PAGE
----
The duo worked on and off on the material which would form Scapa Foolscap for six years with no particular agenda in mind. “I don’t think I’ve ever gone into a project before without an endgame,” says Wills, “but I really like that feeling now. Doing stuff outside your comfort zone is quite important for me as well. I like the blind panic! It was more of an escape route during the pandemic. To start off you’re creating your world but all of a sudden we had eight songs and it felt like an album. We had no idea how to even put an album out at that time because everything felt so different and we had lost touch with virtually everyone we knew so we just felt our way through it.”
The results are as mesmerising as anything Pumajaw have produced before. While elements of the backdrop are more abstract, Maclure’s distinctive tone, ranging from a deep, intoning alto to siren flutters, provides cohesion, while lyrical inspiration came from Orkney and well beyond. One highlight is The Mirror of the Other, an incantatory duet with Irish singer/songwriter Adrian Crowley.
“In my mind, I had this idea of people standing on different islands calling out to one another across the sea,” says Maclure, “because it is like that when you are on Orkney, you can see all the different islands. It seemed like a good metaphor for trying to bind together. It was written when Trump had just been elected so the growing division between people was in my mind, and that was a metaphor for trying to look at the world from somebody else’s point of view, reaching out to them.”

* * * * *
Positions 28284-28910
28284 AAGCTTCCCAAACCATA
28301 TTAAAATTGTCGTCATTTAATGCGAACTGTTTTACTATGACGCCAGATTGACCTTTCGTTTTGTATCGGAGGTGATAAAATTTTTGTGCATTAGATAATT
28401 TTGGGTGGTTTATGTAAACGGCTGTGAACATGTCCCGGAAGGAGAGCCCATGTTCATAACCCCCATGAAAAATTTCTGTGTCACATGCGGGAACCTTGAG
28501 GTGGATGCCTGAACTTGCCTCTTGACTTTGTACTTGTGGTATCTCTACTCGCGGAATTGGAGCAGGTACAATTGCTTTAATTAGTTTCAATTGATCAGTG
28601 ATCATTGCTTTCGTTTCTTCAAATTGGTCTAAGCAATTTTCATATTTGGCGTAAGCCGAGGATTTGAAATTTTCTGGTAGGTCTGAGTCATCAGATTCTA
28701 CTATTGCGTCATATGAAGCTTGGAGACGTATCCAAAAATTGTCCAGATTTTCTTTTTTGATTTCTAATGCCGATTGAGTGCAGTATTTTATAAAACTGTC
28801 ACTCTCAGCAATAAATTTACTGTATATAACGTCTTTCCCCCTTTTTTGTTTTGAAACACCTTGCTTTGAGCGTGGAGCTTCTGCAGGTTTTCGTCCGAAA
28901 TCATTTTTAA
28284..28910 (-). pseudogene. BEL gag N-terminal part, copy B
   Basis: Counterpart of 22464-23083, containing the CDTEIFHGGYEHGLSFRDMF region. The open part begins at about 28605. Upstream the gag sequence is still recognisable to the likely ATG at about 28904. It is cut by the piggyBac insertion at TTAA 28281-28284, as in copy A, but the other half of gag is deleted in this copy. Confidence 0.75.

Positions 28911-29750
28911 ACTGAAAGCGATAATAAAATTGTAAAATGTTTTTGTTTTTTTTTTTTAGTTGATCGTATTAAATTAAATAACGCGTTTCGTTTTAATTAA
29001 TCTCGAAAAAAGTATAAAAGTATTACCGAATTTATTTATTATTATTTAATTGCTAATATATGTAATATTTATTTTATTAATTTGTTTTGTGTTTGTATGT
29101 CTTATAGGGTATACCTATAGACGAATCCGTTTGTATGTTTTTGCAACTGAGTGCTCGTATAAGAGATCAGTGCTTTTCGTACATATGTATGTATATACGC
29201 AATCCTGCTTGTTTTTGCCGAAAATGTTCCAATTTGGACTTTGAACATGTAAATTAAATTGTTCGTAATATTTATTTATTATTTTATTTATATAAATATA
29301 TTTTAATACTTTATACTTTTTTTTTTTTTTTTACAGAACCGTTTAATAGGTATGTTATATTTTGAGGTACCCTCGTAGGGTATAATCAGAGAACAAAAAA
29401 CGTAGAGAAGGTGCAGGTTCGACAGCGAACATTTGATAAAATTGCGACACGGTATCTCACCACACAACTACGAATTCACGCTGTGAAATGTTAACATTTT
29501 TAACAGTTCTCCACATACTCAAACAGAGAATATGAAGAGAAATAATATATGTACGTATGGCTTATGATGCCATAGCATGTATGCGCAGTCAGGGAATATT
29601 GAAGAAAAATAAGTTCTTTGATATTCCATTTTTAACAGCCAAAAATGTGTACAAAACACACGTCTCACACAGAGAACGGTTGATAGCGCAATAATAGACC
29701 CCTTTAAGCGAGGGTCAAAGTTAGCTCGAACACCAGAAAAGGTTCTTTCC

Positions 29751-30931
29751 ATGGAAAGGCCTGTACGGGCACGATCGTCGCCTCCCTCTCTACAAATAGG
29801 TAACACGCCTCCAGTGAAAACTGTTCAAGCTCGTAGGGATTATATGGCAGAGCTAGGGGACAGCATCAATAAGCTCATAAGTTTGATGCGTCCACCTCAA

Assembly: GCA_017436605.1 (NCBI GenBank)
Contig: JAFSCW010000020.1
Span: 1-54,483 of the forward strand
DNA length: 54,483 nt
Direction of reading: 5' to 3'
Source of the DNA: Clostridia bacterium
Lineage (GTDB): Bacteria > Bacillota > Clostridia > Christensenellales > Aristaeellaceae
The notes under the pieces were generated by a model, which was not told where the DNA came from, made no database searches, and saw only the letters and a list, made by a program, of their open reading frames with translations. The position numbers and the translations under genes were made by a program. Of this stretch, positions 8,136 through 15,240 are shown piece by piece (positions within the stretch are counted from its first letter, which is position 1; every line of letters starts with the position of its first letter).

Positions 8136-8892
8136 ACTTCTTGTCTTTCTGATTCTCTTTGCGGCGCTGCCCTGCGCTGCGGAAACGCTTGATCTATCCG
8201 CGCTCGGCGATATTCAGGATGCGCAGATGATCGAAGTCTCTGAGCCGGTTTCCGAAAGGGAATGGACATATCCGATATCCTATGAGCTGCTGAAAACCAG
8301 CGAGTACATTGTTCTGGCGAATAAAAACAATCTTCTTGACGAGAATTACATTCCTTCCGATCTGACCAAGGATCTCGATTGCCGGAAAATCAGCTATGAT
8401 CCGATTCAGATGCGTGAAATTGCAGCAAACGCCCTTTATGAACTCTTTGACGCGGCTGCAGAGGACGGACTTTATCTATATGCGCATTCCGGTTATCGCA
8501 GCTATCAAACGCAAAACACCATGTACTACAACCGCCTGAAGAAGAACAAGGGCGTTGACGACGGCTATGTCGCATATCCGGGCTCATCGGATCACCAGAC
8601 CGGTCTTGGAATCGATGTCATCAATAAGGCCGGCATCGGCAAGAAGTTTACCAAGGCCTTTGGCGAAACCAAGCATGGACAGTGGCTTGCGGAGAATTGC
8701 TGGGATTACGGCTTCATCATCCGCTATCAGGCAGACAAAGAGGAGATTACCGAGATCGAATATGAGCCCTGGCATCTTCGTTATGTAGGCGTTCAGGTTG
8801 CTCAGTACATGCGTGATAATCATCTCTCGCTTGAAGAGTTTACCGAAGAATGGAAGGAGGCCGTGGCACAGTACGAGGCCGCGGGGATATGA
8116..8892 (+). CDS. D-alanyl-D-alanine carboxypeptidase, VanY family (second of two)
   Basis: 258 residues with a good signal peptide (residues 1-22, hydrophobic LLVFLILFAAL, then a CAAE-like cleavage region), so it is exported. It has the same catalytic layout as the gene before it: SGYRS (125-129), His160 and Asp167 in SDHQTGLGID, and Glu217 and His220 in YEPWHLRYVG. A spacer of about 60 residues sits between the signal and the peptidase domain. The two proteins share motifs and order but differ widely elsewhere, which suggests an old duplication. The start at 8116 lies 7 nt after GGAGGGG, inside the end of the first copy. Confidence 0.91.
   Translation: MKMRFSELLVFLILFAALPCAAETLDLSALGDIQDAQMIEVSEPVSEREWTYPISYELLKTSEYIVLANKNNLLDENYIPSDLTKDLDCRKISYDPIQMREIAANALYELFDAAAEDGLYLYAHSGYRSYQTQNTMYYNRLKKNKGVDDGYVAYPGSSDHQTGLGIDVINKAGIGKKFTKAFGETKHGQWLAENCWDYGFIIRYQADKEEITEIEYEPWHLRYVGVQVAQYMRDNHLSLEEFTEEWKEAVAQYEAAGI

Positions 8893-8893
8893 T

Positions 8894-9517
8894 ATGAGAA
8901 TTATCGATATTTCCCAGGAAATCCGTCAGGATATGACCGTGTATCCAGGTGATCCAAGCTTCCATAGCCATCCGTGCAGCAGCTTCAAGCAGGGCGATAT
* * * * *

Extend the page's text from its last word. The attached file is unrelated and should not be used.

The natural world infuses the words as much as the music on opening track Murmurised. “I had noticed that people just love those starling murmurations,” says Maclure, “and those first few weeks of lockdown when the weather was amazing, people who never normally got a chance to be out there in nature were suddenly getting all this joy from it.”
Wills, meanwhile, encouraged others to make their own pandemic field recordings for his Great John Cage Project in Lockdown podcast (“rolls off the tongue,” he deadpans). Inspired by Cage’s legendary “silent” piece 4’33”, he solicited recordings of local environments from around the world. “To start with it was all blackbirds,” he says, “and then there would be political things, including something from Belgrade where everybody clapped for two minutes as we did and then it turned into this massive noise because they were protesting against the government.”
As semi-normality returns (again), Pumajaw have taken heart from completing their comeback album during the pandemic shutdown of live music. “In some ways – not financially, but psychologically – it’s a gift to have all the pressure taken away and suddenly you’re given the time to be creative,” says Maclure. “It may in the long run be beneficial because musicians so often feel under pressure to keep putting out more albums and do more gigs and you can’t always be that productive. And you produce better work if you do it when you feel inspired.”
Scapa Foolscap is released by Bedevil Records on 21 January